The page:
These designers have reimagined the 'wheelchair symbol' to include invisible disabilities


Digital Arts | 02 August 18

50 years on from the release of the International Symbol of Access, a new set of icons are launched to help highlight invisible disabilities.

The classic International Symbol of Access or ISA - the blue square overlaid in white with the outline of a person in a wheelchair - has been with us now for half a century. As the world opens it eyes more and more to the inner and private struggles of everyday life through acknowledgment of trans rights and mental health issues, it's high time to pay attention to those disabilities which don't conform to the ISA icon.

Visability93 is a project designed to spot a spotlight on the 93% of the disabled population who aren't wheelchair users, and who could be being prevented from accessing the services they need on a daily basis, including car parking spaces, restrooms and priority seating, because they do not appear to have a disability. By collaborating with charities and people with invisible disabilities, Visability93 has created an icon font comprising 29 new symbols of access for some of the most common invisible disabilities like arthritis and epilepsy.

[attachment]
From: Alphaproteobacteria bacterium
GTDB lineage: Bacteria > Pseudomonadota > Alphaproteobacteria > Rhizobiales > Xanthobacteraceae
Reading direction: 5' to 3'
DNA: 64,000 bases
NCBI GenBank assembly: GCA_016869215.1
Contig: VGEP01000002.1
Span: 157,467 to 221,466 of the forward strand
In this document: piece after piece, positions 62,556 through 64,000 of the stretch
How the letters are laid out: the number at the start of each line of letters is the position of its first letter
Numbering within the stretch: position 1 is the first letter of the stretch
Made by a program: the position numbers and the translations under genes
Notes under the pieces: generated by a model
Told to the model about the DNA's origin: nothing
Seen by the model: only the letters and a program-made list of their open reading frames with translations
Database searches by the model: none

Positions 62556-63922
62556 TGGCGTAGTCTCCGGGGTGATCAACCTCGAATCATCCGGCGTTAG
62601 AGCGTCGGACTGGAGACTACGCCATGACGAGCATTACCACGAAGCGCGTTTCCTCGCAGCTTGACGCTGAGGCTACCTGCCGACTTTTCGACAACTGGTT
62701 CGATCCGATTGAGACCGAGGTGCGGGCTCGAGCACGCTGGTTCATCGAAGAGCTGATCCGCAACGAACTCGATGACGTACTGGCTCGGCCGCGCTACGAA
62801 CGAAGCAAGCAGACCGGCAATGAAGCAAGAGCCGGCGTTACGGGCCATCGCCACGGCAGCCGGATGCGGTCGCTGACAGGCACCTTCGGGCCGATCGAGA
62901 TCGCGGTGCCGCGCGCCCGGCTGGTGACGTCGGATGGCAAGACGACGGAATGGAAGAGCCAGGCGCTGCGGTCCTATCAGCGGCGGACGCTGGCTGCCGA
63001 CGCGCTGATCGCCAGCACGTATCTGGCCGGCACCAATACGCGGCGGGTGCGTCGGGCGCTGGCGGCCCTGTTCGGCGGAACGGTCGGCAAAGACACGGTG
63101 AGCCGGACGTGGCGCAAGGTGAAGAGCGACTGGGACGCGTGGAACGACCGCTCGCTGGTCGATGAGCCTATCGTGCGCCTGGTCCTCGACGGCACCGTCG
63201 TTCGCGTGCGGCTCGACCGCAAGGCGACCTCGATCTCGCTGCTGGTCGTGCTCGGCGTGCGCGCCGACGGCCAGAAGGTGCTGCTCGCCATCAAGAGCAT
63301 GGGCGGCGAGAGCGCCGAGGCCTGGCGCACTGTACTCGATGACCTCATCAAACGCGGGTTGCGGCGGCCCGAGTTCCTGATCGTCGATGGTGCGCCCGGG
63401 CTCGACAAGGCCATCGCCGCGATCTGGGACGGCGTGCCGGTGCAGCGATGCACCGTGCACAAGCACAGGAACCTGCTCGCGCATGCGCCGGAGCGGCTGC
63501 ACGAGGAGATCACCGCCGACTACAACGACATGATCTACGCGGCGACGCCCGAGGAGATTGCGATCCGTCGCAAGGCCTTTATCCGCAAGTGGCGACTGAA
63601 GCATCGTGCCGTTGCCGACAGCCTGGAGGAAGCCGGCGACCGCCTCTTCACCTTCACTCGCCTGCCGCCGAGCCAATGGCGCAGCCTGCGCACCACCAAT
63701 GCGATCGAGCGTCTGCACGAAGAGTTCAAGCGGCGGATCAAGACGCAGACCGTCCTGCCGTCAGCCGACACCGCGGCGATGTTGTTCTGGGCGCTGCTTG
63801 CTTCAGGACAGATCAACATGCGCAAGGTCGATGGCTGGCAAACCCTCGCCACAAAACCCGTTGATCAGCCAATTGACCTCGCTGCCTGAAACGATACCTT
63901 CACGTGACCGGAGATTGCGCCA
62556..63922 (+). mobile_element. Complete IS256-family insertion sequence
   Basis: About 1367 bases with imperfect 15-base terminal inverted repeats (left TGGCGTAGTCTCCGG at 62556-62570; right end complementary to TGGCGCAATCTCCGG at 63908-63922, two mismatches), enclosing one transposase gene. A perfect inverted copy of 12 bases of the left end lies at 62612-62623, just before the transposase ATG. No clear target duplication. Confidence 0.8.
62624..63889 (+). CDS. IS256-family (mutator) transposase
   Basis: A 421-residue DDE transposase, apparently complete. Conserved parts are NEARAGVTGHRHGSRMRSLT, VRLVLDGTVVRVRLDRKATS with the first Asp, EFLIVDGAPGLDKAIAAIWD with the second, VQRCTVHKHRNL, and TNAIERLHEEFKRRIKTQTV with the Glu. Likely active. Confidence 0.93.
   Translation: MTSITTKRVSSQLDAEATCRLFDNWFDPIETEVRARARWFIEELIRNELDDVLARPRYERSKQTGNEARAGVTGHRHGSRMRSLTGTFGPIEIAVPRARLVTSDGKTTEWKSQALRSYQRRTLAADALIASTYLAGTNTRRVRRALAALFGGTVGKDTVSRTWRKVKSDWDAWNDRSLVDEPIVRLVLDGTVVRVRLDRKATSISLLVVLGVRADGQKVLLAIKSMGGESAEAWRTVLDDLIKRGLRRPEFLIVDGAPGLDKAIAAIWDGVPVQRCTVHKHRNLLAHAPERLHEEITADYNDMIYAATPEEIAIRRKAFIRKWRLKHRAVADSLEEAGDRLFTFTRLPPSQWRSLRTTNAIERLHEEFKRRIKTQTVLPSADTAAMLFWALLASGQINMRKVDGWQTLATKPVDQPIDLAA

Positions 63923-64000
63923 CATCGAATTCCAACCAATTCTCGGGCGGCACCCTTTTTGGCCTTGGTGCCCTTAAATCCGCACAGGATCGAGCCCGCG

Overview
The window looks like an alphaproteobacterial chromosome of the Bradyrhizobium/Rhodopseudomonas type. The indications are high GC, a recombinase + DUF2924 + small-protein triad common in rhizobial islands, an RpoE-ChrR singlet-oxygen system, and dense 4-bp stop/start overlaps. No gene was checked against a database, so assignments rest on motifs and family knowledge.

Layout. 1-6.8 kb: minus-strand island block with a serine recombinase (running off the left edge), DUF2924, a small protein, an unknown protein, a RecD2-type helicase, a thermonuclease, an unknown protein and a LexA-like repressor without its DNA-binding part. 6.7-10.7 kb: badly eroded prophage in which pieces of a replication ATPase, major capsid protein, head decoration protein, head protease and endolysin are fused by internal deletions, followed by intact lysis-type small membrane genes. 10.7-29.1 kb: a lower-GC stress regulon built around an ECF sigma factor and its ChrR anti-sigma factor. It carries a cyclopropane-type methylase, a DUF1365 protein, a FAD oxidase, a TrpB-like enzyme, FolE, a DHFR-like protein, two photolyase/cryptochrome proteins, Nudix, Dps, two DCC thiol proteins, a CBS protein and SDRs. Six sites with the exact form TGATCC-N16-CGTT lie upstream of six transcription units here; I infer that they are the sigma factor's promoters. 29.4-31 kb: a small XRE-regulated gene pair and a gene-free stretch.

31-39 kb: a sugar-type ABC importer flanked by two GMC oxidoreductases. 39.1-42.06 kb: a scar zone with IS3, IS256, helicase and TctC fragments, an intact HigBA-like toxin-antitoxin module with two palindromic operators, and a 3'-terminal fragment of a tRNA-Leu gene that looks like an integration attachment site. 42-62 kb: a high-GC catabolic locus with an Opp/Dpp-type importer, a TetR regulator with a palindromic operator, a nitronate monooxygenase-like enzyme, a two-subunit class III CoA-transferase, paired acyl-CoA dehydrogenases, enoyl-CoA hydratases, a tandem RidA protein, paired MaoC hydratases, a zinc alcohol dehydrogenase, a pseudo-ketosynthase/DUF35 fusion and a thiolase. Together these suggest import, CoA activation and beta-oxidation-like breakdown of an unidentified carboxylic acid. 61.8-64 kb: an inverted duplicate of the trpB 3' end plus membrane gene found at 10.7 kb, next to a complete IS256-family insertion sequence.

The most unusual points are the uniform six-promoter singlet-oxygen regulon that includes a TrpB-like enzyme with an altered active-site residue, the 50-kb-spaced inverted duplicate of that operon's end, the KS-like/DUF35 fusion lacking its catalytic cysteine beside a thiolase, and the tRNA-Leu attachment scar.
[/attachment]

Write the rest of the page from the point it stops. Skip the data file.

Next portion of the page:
The team is now handing over the free font to the design community to download, use and invent other symbols, with the hope that it will ignite a conversation around the visual language society uses to depict disability. The set is available on their site to download, along with a handy toilet sign for any enterprises wishing to give a universal message.

Visability93 was set up by a team of creatives from McCann London, many of whom have loved ones with invisible disabilities, out of an ambition to create a new ISA that is inclusive of all people with disabilities.

Dan Howarth, Head of Art at McCann London, says: “The fact that the ISA is 50 years old is the perfect time to start a conversation about change. These symbols are in no way a finished set – far from it. We urge our peers in the design community to get involved, add to them and help evolve the language we use to depict disability."

"These new symbols are simple in their form and instantly recognisable to ensure we are communicating as widely and clearly as possible", says Lisa Carrana, Deputy Head of Art at McCann London.

Have a look at all the icons yourself on the Visability93 site, and see what you can today with these new designs.

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